With funding on the decline and demand for services increasing, offering a compelling employee experience could help to bring in more volunteers to charities – emulating the enthusiasm seen during the peak of the pandemic.
It was a terrible period where people were simply trying to survive (and in too many tragic cases, did not), but one positive during the bleak peak of the Covid-19 pandemic was how many demonstrated altruism in the face of catastrophe.
There was a greater sense of community spirit, the likes of which had not been seen since WWII – and it is not a stretch to make such a grandiose comparison, since this was another type of war, one fought against a victim that was invisible until it struck. The vaccine rollout saw many medical professionals coming out of retirement, and non-medical professionals volunteered in their thousands to support the vaccine programme. A survey by Royal Volunteers found that 88% of people volunteered during that period because they were responding to a national crisis; meanwhile, 64% wanted to support the NHS and 72% wanted to support their local community.
Those peak pandemic times were, of course, tough for charities too, with many unable to gather the donations that are their bloodline, even if there were great examples of adaptability, such as trading online for the first time when shops had to close or taking their services to people who could no longer come out for them.
But there's since been a downward trend of volunteers. Pro Bono Economics, which helps charities and social enterprises understand their costs and improve their impact, reports that “hours given have petered downwards”. And not only that, as soon as we moved out of one tragedy and restrictions were lifted (all the while acknowledging that the coronavirus has not disappeared altogether), it seems that we landed almost immediately in another, with the cost-of-living crisis.
The change in national sentiment post-pandemic
So why hasn’t our current predicament inspired the same level of volunteering as we saw during 2020 and 2021?
The pandemic with it brought sense of urgency, a sense of everyone being in the same boat, equal. It was a fight. And a fight brings people together, in this case on a national scale, against a mutual enemy. Wearing a mask, using hand sanitizer, crossing the street when someone was approaching (with a polite nod of acquiescence) … all these were little blows against the enemy.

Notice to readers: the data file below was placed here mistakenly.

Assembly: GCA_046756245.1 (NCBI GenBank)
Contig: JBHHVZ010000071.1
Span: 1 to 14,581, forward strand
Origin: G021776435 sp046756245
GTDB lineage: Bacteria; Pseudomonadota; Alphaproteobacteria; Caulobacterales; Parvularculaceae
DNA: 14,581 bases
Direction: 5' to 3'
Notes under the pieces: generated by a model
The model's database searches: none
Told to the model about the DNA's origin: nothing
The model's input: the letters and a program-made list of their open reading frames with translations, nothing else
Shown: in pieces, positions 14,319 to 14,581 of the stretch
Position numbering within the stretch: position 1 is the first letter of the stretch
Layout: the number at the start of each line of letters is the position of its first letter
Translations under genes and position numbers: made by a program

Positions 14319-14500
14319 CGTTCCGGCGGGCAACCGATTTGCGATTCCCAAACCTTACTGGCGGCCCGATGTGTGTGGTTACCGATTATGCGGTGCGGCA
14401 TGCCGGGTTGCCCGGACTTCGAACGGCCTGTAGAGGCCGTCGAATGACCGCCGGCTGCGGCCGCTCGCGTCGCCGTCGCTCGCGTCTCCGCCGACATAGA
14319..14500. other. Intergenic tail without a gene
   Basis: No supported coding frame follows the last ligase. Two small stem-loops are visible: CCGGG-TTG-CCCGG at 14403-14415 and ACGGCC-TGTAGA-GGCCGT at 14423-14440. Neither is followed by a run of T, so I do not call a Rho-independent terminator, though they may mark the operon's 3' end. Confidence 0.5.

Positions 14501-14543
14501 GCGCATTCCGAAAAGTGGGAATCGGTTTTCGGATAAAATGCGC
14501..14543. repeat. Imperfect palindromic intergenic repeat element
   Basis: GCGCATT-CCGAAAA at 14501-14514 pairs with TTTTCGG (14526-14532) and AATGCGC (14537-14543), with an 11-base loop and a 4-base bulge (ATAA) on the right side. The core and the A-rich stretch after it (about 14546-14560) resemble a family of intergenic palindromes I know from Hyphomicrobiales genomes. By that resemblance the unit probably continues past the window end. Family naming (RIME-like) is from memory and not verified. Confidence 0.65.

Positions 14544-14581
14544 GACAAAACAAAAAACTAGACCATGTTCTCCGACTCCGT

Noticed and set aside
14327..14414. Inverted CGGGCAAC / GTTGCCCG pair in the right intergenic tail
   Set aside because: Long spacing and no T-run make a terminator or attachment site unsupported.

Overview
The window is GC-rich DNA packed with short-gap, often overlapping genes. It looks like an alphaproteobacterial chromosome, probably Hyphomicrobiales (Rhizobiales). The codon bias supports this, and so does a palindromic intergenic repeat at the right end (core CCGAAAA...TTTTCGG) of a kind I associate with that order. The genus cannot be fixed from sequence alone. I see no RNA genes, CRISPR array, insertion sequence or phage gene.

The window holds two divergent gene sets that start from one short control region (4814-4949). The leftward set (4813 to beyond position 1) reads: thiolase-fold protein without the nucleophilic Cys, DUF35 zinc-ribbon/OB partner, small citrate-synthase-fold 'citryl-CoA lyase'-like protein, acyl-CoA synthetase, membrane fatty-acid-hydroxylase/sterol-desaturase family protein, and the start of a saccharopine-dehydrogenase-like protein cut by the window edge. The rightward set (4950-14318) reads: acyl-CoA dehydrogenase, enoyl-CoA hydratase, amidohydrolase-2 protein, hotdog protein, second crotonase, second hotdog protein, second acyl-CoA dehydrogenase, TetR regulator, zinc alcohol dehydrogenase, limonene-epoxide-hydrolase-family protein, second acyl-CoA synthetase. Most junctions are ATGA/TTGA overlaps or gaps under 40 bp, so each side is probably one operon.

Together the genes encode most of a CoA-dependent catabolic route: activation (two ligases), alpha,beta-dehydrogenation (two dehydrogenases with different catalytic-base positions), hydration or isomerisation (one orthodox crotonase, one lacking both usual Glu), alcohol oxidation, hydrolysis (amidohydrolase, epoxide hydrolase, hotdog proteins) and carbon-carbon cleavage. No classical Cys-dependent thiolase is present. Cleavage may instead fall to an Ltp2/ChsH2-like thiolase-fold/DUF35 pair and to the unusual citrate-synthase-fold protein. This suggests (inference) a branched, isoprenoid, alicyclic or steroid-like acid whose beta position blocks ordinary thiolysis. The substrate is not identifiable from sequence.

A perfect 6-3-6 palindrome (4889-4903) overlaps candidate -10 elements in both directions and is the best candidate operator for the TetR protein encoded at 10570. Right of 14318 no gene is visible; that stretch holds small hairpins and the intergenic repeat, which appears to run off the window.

With the pandemic, we all faced it equally from that first day. In contrast, the cost-of-living crisis is more dependent on circumstances, in terms of income and personal situation, or even whether you have a fixed energy tariff that doesn’t yet feel the effect of the universal price rises.
The fight will come to everyone eventually; even the hitherto secure middle classes are starting to feel the effects of inflationary pressure. It's just a matter of time; but meanwhile, there are still the haves and the have nots. But with a virus, although some people are more vulnerable, we are all in the same boat – or submarine, to stretch the war metaphor further. With Covid-19, there were deaths of the healthy the young, the ‘strong’, from day one.
Improving the experience to encourage more volunteers
One thing that charities might consider exploring to boost their volunteering numbers is providing a really compelling employee (volunteer) experience.
Factors to consider that are already being prioritised by forward-thinking businesses can include making sure that your people are being listened to and that their wellbeing is a priority; taking any feedback and acting on it; being sure that leaders are properly trained; having the right technology in place and making best use of it; and fostering strong collaboration between all colleagues.
And what if charities could remove some of the barriers to volunteer recruitment? As anyone who has ever helped out a charity will know, it’s not much different to getting a paid job. You answer an advert, you have an interview, you discuss terms (when you can work, is travel paid for, and so on). There may be background checks taken, risks assessed, references checked. Certainly you cannot simply turn up, offering to lend a helping hand.
Clearly, there must be a vetting process. Clearly, CRB checks are not voluntary, even for a volunteer. But is there a way of streamlining these hurdles? Making the recruitment process and the onboarding smoother for the volunteer? Because much in the same way that a charity donor is the same as a customer, a charity volunteer is the same as an employee – and has to be treated with the same consideration.
Volunteers are precious to charities. There will always be people who want to help, but no matter how good their intentions, we are all under enormous pressure right now and the strain may cut our capacity to give up our time. By improving the volunteer experience, charities can give themselves a better chance of keeping their people happy – and keeping their organisation going.